“Poetry is language at its most distilled and most powerful.”
On August 28, 1952, African American poet Rita Dove was born in Akron, OH to Roy Dove, a research chemist at Goodyear, and Elvira Hord. Dove’s mother instilled a love of reading in Dove as a child. The youngest person to be appointed Poet Laureate, she was also the first African American Poet Laureate Consultant in Poetry to the Library of Congress (1993–1995). Nine years later, Dove was again the Poet Laureate, this time of Virginia (2004 – 2006). She is also the second African American poet to receive the Pulitzer Prize.
Whether poetry or short stories or plays, her work reaches out beyond one era. Dove pushes what is considered contemporary literary norms, and write on a wide range of topics. Her poetic language is mesmerizing and challenges the distinctions between genres. Dove’s most notable work, Thomas and Beulah, was published by Carnegie Mellon Press in 1986. Her play, The Darker face of the Earth, was performed at the Oregon Shakespeare Festival in 1996, as well as at the Royal National Theatre in London in 1999.
Sonata Mulattica (2009)
American Smooth (2004)
On the Bus with Rosa Parks (1999)
Mother Love (1995)
Selected Poems (1993)
Grace Notes (1989)
Thomas and Beulah (1986)
The Yellow House on the Corner (1980)
Fifth Sunday (1985)
Through the Ivory Gate (1992)
The Darker Face of the Earth (1994)
“How Does a Shadow Shine?”
A selection of poetry
- On the Bus with Rosa Parks: New York Times Notable Book of the Year, 1999; Finalist for the National Book Critics Circle Award, 1999
- Thomas and Beulah: Pulitzer Prize for Poetry, 1986
- Chubb Fellowship at Yale University, 2007
- Fulbright Lifetime Achievement Medal, 2009
- National Medal of Arts from President Barack Obama, 2011
born June 27, 1953
The Richard A. Macksey Professor for Distinguished Teaching in the Humanities at Johns Hopkins University, Alice McDermott is also the author of seven novels, the latest of which, Someone, was a finalist for the National Book Critics Circle Award and the National Book Award. In 1998, Alice McDermott’s novel Charming Billy won both the American Book Award and the US National Book Award for Fiction. Her list of awards and honors is impressive and shows the talent that McDermott brings to each piece of her writing.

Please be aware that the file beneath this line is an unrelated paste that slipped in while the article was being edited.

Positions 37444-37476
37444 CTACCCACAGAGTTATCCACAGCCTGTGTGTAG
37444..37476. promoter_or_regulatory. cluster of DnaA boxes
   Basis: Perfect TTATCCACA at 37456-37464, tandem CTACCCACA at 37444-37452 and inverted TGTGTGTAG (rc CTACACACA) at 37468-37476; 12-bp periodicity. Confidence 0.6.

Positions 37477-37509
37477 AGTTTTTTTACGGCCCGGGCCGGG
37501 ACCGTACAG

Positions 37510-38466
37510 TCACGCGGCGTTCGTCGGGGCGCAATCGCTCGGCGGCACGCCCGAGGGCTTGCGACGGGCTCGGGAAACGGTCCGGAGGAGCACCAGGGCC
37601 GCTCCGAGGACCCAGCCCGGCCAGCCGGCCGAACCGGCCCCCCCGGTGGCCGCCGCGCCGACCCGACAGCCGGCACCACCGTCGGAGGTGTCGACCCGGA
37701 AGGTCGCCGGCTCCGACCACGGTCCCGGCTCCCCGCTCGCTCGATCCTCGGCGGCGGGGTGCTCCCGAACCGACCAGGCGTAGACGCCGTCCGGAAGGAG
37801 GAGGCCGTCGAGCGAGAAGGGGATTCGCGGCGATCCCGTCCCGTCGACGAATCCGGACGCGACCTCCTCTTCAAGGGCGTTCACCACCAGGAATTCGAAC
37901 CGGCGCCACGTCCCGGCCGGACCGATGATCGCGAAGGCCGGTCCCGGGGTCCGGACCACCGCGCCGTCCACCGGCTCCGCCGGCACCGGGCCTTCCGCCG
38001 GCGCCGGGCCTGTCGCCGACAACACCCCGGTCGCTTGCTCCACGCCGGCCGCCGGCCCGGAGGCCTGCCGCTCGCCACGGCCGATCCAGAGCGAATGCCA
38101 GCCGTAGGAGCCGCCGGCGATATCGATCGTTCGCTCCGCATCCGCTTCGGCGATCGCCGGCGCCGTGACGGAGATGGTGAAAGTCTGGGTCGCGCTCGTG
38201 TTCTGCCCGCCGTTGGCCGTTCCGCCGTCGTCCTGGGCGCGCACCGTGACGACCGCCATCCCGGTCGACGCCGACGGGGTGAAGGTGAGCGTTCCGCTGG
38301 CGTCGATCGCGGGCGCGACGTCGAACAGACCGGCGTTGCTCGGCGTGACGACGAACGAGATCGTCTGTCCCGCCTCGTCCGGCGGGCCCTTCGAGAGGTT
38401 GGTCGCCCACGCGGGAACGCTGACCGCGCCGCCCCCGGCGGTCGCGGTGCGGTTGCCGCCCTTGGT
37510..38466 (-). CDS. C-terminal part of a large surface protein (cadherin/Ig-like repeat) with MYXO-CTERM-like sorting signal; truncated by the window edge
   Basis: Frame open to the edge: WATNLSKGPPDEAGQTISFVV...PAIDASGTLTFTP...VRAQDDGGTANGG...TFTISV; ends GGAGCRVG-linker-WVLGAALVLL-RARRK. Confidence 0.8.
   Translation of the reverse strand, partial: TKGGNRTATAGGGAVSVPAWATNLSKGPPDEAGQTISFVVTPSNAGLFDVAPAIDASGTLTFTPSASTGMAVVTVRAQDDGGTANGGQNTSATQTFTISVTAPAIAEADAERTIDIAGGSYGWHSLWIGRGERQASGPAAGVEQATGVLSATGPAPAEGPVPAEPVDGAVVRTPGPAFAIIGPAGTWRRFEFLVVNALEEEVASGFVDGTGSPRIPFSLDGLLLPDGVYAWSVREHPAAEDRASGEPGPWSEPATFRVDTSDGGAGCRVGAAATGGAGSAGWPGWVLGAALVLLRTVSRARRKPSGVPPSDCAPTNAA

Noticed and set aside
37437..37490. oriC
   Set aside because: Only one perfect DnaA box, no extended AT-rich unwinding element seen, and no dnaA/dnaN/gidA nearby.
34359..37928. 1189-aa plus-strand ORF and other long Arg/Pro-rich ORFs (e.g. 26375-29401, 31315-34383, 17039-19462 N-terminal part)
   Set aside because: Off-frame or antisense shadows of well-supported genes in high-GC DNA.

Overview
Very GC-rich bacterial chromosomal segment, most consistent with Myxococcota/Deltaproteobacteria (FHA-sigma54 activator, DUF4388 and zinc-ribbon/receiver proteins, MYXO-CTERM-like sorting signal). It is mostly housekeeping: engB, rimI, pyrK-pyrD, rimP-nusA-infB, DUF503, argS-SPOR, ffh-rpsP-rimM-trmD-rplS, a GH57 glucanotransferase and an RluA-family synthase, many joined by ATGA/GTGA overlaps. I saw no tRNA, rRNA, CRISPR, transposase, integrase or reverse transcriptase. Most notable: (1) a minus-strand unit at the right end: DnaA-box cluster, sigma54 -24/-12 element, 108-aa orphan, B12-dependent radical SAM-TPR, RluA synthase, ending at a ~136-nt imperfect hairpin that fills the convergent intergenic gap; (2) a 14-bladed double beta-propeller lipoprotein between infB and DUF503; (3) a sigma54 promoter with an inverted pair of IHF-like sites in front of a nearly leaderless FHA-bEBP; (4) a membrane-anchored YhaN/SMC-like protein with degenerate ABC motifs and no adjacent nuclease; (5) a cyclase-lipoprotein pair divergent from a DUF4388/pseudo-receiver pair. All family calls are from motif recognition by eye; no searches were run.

McDermott’s list of novels, as well as their awards and honors includes:
- A Bigamist’s Daughter (1982)
- That Night (1987) — finalist for the National Book Award, the Pen/Faulkner Award, and the Pulitzer Prize
- At Weddings and Wakes (1992) — finalist for the Pulitzer Prize
- Charming Billy (1998) — winner of an American Book Award (1999) and the National Book Award
- Child of My Heart : A Novel (2002) — nominated for the International IMPAC Dublin Literary Award
- After This (2006) — finalist for the Pulitzer Prize
- Someone (2013) – longlisted for the 2013 National Book Award Fiction
McDermott attended St. Boniface School in Elmont, New York, on Long Island (1967), Sacred Heart Academy in Hempstead (1971), and the State University of New York at Oswego, receiving her BA in 1975, and received her MA from the University of New Hampshire in 1978.
She has taught at UCSD and American University, has been a writer-in-residence at Lynchburg College and Hollins College in Virginia, and was lecturer in English at the University of New Hampshire. Her articles, reviews, and stories have appeared in The New York Times and The Washington Post, USA Today, The Atlantic Monthly, The New Yorker, Redbook, Ms., Commonweal, and elsewhere. She is the recipient of a Whiting Writers Award, the F. Scott Fitzgerald Award and the Corrington Award for Literature.